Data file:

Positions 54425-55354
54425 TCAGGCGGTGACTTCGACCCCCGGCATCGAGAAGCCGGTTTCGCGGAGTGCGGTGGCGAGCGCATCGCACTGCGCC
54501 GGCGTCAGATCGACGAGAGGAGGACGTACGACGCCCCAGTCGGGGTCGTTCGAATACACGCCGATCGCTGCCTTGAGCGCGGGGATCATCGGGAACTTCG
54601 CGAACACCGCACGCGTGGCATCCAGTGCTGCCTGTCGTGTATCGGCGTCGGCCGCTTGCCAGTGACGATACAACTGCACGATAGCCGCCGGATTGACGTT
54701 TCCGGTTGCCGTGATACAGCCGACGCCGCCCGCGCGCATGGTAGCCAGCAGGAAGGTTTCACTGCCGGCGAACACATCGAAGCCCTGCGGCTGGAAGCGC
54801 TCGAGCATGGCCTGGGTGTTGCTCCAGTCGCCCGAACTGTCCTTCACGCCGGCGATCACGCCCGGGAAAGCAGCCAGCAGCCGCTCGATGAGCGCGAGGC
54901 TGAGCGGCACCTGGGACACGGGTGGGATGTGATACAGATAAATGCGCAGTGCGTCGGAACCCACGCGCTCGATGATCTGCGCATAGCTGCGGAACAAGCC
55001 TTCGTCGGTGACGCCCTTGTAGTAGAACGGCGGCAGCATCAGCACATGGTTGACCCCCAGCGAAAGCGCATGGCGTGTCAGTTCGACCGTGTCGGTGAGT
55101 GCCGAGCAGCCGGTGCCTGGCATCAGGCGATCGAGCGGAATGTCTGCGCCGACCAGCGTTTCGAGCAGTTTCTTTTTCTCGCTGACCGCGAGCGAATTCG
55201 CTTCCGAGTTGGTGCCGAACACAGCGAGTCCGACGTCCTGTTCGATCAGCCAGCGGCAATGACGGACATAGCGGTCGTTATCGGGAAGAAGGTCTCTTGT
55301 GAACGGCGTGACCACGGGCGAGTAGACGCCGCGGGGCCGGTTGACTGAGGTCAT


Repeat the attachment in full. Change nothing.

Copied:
Positions 54425-55354
54425 TCAGGCGGTGACTTCGACCCCCGGCATCGAGAAGCCGGTTTCGCGGAGTGCGGTGGCGAGCGCATCGCACTGCGCC
54501 GGCGTCAGATCGACGAGAGGAGGACGTACGACGCCCCAGTCGGGGTCGTTCGAATACACGCCGATCGCTGCCTTGAGCGCGGGGATCATCGGGAACTTCG
54601 CGAACACCGCACGCGTGGCATCCAGTGCTGCCTGTCGTGTATCGGCGTCGGCCGCTTGCCAGTGACGATACAACTGCACGATAGCCGCCGGATTGACGTT
54701 TCCGGTTGCCGTGATACAGCCGACGCCGCCCGCGCGCATGGTAGCCAGCAGGAAGGTTTCACTGCCGGCGAACACATCGAAGCCCTGCGGCTGGAAGCGC
54801 TCGAGCATGGCCTGGGTGTTGCTCCAGTCGCCCGAACTGTCCTTCACGCCGGCGATCACGCCCGGGAAAGCAGCCAGCAGCCGCTCGATGAGCGCGAGGC
54901 TGAGCGGCACCTGGGACACGGGTGGGATGTGATACAGATAAATGCGCAGTGCGTCGGAACCCACGCGCTCGATGATCTGCGCATAGCTGCGGAACAAGCC
55001 TTCGTCGGTGACGCCCTTGTAGTAGAACGGCGGCAGCATCAGCACATGGTTGACCCCCAGCGAAAGCGCATGGCGTGTCAGTTCGACCGTGTCGGTGAGT
55101 GCCGAGCAGCCGGTGCCTGGCATCAGGCGATCGAGCGGAATGTCTGCGCCGACCAGCGTTTCGAGCAGTTTCTTTTTCTCGCTGACCGCGAGCGAATTCG
55201 CTTCCGAGTTGGTGCCGAACACAGCGAGTCCGACGTCCTGTTCGATCAGCCAGCGGCAATGACGGACATAGCGGTCGTTATCGGGAAGAAGGTCTCTTGT
55301 GAACGGCGTGACCACGGGCGAGTAGACGCCGCGGGGCCGGTTGACTGAGGTCAT